Aesthetic Informational Systems: Towards an Ontology of Computer-Generated Aesthetic Artefacts

Rodrigo Hernández Ramírez’s PhD thesis, Aesthetic Informational Systems: Towards an Ontology of Computer-Generated Aesthetic Artefacts, which I had the pleasure of co-supervising, is now available online!

Computer-generated aesthetic artefacts and the technology employed to create them have brought serious challenges for art scholarship. How should they be understood, described and categorised in relation to non-computational artworks, and how current technological developments are affecting aesthetic practices and our understanding of art in the Information Age are two of the most pressing questions in this field. To address them, this dissertation proposes a scientifically-informed conceptual inquiry and historical account of the relation between computational technology and art. The analysis here presented is based on insights provided by contemporary philosophy of technology and philosophy of information. These styles of analysis give access to a broader understanding of information and communication technologies (and computational technology in particular) that mitigates some of the epistemic shortcomings of media studies and critical theory. This dissertation shows computers are the ultimate modelling machines; tools that allow us design, represent, interact with, and objectify entities and experiences that need not exist in concrete (Modern or “Newtonian”) reality, but merely as . It shows computational aesthetic objects may be better described as simulations: as dynamic, persistent, technically mediated renderings of a source system at different levels of abstraction (granularities). But also that they may also be regarded and analysed as complex informational systems: as patterns, programs, or interfaces which, upon being interpreted, not merely convey but generate new factual information. Ultimately, this dissertation shows that regarding computational technology and computational aesthetic objects as systems illuminates their complexities and shows why monolithic and overarching characterisations of either of them are unlikely to provide valuable knowledge in the long run. While only explicit on certain sections, the underlying argument advanced by this dissertation is that art scholars should care to develop a more robust computational literacy, as well as to question certain (Romantic) prejudices concerning the relationship between art, science, and technology.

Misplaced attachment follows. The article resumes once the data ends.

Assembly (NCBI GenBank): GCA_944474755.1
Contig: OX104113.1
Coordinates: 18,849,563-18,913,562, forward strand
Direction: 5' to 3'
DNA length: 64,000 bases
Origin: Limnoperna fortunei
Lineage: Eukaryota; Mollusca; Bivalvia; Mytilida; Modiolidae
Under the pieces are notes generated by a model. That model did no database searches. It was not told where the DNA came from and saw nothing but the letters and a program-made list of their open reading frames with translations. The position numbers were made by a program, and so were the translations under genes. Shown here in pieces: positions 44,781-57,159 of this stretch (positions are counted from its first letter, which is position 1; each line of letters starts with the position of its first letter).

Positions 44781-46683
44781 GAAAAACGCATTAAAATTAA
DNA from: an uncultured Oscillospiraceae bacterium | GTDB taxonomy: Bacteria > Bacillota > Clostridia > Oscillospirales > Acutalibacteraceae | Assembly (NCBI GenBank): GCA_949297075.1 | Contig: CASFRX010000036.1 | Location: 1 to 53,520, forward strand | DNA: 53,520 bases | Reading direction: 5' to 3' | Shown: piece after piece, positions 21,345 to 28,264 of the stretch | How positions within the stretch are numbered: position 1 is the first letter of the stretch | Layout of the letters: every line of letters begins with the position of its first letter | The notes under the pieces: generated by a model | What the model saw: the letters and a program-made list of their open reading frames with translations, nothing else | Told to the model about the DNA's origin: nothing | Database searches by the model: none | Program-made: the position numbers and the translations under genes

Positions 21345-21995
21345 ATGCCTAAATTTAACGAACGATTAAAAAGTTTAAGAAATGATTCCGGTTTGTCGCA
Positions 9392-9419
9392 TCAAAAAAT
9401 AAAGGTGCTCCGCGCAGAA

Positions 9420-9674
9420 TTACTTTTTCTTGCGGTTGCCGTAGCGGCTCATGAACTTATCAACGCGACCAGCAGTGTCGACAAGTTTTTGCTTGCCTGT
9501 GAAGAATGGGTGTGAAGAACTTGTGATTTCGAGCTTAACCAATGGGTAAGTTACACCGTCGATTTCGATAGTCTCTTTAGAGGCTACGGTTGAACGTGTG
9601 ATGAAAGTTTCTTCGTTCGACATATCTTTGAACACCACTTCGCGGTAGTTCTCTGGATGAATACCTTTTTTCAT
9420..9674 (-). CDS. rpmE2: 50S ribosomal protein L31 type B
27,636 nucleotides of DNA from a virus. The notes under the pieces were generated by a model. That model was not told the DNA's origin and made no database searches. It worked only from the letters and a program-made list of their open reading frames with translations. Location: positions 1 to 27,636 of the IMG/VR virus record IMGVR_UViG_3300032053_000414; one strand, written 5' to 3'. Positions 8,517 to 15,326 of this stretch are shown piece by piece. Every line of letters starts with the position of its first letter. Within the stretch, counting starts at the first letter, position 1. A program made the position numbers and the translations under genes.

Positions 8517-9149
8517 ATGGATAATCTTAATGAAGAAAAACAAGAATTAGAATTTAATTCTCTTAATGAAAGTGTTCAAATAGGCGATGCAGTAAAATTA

Keywords: Aesthetic Informational Systems; Computer-generated Aesthetic Artefacts; Method of LoAs; Philosophy of Information; Philosophy of Technology.